Has anyone noticed of recent that if you attempt withdrawing money from a First Bank ATM using an ATM Card of another bank that is NOT First Bank's, you would most likely get a responses like this "Incorrect PIN"; "Transaction Incomplete/Invalid" and others. I personally experienced this recently when I attempted withdrawing money using my Bank card on a First Bank ATM
. I also noticed that a couple of other persons who tried withdrawing using other bank cards had the same experience.
At first it seemed like a joke to me because I know that I could not have entered my ATM PIN wrongly three (3) times with a card I use very regularly and with my PIN that I'm so used to like the back of my hands! I'm not trying to discredit First Bank at all and bear no grudges with them, nor do I have anything to benefit from criticizing them. I also do not work for any bank nor am I an agent of any to avoid being misunderstood. I only wish to throw more light on an issue that I believe millions of Nigerians must have experienced at one time or another and may have sought answers, complained but never got anything positive done about it.
The part that got me utterly perplexed and wandering what exactly was going on was when I got to my bank and tried using that same ATM Card, and was told that I had exceeded the number of PIN tries. My card had been blocked! I was shocked! I asked one of the bank's staff why this had happened and narrated my experience and he told me in confidence that they had noticed this particular occurrence happening in recent times and with particularly First Bank ATMs. He also said that he suspects that they (First Bank) may have adjusted their machines in such a way that they reject other bank's cards and as such discourage customers of other banks from using their ATMs. I felt that such practice by any bank was unethical and should be sanctioned.
This is coming barely three (3) months after the Central Bank of Nigeria announced the removal of the N100 ATM withdrawal charges being charged by banks when customers of other banks use their ATMs. Personally, I was of the opinion that the N100 charge should not have been completely withdrawn, but rather minimized to a reasonable charge of say N5 or N10. I reason that the banks spend money to service and maintain their ATMs and they really do not owe customers of another bank the obligation to serve them for free! Infact, I believe they do have a certain leverage to charge customers of other banks a minimal fee for enjoying their service. Perhaps the bank was only just trying to avoid servicing non-customers to which they owe no service obligation by the sharp practice with the ATM Card rejection.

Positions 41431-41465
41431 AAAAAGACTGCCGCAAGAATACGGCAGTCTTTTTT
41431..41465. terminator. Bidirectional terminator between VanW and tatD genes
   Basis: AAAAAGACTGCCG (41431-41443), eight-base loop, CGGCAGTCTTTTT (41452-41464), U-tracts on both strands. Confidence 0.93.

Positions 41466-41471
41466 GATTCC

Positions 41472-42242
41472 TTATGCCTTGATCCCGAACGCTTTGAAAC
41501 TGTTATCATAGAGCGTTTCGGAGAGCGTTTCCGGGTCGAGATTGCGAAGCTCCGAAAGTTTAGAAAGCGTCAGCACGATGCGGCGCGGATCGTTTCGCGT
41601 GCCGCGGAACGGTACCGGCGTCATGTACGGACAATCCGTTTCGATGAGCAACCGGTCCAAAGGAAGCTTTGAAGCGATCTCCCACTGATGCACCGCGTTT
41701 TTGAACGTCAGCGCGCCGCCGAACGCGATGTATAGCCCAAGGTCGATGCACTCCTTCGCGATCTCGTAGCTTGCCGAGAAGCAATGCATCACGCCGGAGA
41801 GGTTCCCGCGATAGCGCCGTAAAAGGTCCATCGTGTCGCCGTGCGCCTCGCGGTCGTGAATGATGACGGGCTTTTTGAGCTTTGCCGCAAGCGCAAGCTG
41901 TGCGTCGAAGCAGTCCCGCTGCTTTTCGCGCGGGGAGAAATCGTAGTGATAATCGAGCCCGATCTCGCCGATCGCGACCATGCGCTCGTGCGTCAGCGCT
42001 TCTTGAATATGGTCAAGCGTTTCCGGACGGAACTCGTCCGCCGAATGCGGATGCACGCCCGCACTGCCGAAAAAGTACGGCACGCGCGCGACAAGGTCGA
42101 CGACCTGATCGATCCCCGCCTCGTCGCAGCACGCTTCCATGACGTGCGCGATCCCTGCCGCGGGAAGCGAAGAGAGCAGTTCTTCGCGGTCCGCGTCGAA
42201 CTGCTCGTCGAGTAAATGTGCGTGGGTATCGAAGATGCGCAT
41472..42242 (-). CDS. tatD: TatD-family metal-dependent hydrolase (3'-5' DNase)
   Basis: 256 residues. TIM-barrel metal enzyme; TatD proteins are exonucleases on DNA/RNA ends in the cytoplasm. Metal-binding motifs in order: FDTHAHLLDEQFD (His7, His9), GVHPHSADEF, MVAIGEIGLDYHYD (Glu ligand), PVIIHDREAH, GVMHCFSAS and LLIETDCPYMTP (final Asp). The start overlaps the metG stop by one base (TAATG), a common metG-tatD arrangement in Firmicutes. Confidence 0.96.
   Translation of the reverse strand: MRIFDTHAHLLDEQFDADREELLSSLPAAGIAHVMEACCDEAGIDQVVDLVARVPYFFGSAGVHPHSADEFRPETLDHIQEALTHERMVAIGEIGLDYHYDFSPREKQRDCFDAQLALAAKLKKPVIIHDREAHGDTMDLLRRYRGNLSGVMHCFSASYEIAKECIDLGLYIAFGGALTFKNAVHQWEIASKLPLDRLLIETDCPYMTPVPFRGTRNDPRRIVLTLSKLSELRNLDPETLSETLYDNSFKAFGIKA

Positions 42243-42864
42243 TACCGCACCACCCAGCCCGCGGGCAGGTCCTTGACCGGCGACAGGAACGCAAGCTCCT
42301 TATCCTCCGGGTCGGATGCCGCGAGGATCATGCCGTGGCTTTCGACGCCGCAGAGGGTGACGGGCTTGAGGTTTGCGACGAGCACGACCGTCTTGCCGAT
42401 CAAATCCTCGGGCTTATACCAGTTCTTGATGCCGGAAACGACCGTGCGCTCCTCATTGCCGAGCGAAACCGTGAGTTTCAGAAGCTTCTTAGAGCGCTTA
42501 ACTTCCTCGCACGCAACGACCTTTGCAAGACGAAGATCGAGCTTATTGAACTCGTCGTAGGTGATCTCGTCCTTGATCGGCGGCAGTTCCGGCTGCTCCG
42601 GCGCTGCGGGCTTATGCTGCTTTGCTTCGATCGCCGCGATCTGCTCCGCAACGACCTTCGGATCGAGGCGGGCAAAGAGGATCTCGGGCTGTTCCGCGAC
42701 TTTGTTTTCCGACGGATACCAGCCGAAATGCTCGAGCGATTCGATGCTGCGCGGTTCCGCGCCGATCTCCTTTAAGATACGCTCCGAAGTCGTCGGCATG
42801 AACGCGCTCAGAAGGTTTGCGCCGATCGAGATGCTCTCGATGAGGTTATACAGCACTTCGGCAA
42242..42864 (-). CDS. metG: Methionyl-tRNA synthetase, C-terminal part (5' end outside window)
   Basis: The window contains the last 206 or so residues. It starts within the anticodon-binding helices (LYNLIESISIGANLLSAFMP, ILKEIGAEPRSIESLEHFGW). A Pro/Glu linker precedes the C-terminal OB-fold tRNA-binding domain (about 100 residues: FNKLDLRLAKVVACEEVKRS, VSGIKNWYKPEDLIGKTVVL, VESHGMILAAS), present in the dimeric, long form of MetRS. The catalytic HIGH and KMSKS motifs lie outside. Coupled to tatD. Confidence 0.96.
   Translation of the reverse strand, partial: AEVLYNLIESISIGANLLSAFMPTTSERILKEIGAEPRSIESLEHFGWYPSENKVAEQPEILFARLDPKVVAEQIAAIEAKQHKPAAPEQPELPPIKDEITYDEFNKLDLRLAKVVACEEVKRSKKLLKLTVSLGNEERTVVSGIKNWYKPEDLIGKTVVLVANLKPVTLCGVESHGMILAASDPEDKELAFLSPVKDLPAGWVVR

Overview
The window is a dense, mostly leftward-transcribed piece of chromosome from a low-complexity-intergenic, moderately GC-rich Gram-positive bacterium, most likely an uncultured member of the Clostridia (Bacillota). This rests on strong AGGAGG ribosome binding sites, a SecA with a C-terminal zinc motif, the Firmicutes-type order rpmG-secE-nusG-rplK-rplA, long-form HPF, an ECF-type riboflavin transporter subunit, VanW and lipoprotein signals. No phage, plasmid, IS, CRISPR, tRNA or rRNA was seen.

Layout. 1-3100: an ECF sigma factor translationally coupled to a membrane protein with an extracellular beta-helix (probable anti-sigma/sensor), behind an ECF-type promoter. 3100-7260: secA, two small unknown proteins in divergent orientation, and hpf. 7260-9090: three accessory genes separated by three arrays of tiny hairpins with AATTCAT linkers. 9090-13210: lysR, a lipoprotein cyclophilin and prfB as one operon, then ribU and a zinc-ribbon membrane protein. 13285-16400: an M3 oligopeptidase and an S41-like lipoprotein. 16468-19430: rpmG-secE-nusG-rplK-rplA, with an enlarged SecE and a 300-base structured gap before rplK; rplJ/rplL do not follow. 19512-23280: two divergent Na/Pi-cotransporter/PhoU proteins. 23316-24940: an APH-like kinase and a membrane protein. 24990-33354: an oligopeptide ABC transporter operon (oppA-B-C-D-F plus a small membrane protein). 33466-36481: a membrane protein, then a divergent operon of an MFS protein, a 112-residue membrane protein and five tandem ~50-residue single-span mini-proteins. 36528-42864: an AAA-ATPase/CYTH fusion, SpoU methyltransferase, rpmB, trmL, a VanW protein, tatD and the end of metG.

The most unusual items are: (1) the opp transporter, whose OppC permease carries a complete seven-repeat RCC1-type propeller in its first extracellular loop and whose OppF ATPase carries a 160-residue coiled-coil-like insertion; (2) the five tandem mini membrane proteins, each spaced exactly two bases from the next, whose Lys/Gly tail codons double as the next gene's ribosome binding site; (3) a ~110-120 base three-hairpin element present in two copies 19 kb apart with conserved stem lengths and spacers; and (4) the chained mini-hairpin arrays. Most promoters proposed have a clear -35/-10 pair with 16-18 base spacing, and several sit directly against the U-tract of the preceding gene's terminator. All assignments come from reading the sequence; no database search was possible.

At the risk of being criticized for my opinion, I think it is better we are reasonable and realistic about what can and should be charged by banks-and by extension other service providers-for the services which they offer to us customers. This particular policy on the removal of the N100 ATM withdrawal charge is just one of several policy reforms by the Sanusi Lamido administration of the Central Bank of Nigeria in recent times, most of which have not gone down well with some Nigerians, the Banking community or both.
On analysis, a number of the reforms have helped to sanitize the nation's financial sector that was fraught with so much corruption as seen in the previous administration. So it becomes apparent that the objectives of these reforms are actually fundamentally sound. The challenge however is with the operators. How many times have we been changed for withdrawals that we did not really make-that is, the cash was not delivered by the ATM, but the account was debited. We are charged for SMS alerts and other forms of notifications. We are charged for things and transactions we are aware of as well as for those we are not aware of. We are charged legal as well as illegal deductions on our accounts which we sometimes complain about and sometimes ignore or do not even notice. Yet we still cling loyally to these banks and get shoddily served by them a lot of times.
It is not strange to turn the pages of the newspapers or other media and read of a Bank Manager, CEO or just a Staff conniving and scheming to loot a customer/customers of millions and even billions of naira. And the question that usually pops in my mind is that "Are Nigerian Banks to be trusted?" With the introduction of the new Mobile Money platform and the increasing popularity of Internet Banking and other portable money transaction channels, I wonder, are we not more prone to thieving, illegal charges and unscrupulous practices by banks now than ever before? Will we not be at the mercy of thieving banks and bankers with these innovations coming on stream?
Pardon my bias, but I am yet to be comfortable with the Mobile Money platform. I feel its too insecure, could be easily hacked and that user information, including security information can be easily obtained/disclosed. Perhaps if effort can be made by both the CBN and the Banks to improve the security of these platforms as well as increase the confidence of customers, we would see these services being embraced more readily by customers even in the rural areas.